On the Upper East Side, trauma surgeon Gregory Difelice claims he’s found a breakthrough when it comes to repairing a torn ACL – that’s the ligament that connects your thigh bone to your shin bone.

“Currently, one size fits all approach to all types of tears, my practice is very different. I base my treatment and my surgeries off of how the ligament is torn and not if its torn,” DiFelice said.

To explain this as simply as possible, the doctor tells me you can tear an ACL in multiple ways.

It can tear in half or it can stay mostly intact while detaching itself from the thigh bone.

The modern day approach to ACL injury for all tear types is to reconstruct the ligament, which means replacing the original tissue with a graft.

But in Difelice’s opinion for the cases where the ACL is still intact, there is no need to replace it. He just pokes a few small holes to stitch the original tissue back to the bone.

“I try and save as much of the native tissue of the ACL as possible, and I only use reconstruction as a last resort, not only does the procedure keep your native tissue, your knee feels more normal your recovery is faster, there is less complications.”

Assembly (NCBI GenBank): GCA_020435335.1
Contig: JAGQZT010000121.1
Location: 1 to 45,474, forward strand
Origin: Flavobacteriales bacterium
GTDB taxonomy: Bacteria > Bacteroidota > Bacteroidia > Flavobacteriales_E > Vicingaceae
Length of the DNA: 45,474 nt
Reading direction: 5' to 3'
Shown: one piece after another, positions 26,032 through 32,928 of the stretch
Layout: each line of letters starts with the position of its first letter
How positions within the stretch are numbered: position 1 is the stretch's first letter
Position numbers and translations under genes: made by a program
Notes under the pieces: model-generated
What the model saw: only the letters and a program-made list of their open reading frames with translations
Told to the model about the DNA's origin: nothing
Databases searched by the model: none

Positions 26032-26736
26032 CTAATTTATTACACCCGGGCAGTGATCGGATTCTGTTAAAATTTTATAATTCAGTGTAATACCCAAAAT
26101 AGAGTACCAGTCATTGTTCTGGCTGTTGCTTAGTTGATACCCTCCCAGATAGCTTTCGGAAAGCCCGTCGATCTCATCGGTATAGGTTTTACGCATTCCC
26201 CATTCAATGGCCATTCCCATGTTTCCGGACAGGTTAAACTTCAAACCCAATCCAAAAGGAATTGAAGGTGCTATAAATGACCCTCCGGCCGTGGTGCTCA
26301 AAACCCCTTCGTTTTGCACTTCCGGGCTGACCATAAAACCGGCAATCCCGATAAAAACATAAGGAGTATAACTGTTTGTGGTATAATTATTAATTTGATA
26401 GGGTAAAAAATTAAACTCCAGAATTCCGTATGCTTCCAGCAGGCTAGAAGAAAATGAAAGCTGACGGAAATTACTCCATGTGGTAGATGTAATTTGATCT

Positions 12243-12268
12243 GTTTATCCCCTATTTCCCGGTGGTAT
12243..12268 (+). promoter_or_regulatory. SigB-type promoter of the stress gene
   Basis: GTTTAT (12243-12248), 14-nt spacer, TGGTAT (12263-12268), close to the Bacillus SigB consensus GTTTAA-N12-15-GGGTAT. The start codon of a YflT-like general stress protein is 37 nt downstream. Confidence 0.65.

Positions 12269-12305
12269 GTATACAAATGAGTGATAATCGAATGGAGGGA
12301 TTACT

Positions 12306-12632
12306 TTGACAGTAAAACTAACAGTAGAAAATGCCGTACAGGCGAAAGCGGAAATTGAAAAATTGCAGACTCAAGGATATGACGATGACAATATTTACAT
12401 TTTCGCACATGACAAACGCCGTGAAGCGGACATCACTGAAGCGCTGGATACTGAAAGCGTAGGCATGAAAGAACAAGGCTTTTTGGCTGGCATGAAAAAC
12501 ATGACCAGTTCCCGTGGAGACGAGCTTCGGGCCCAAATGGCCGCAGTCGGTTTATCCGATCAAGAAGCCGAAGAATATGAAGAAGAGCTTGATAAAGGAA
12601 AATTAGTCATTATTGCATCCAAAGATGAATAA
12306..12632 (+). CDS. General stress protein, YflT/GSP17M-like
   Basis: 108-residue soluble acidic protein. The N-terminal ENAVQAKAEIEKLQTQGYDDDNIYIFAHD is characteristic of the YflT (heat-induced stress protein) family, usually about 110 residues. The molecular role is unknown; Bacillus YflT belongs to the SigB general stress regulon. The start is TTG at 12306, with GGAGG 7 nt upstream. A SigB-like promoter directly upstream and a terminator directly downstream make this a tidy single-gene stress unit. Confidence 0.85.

The doctor says other surgeons may be skeptical because his approach is similar to the way this type of surgery was done nearly 40 years ago. He stresses he only uses this approach when the ACL is torn in a specific way.

Patient Jane Lee is walking around just one week after having this kind of surgery. She’s undergone both types and is fascinated by how different the results are of each one.

“The left is an ACL reconstruction. I had done 20 years ago, and the right is an ACL repair that I had done last week,” Lee said. “I am super happy. This is amazing.”

And here’s patient Conrad Van Teenhoven running on a treadmill less than two months after his surgery with Dr. Difelice.

“If you have a healthy existing ligament reattachment, and that leads to a much faster recovery, and that was very interesting for me,” Van Teenhoven said.

The doctor says he has already lectured all over the world. His hope for the future of this minimally invasive surgery is to see it become more widespread and to make it a common practice.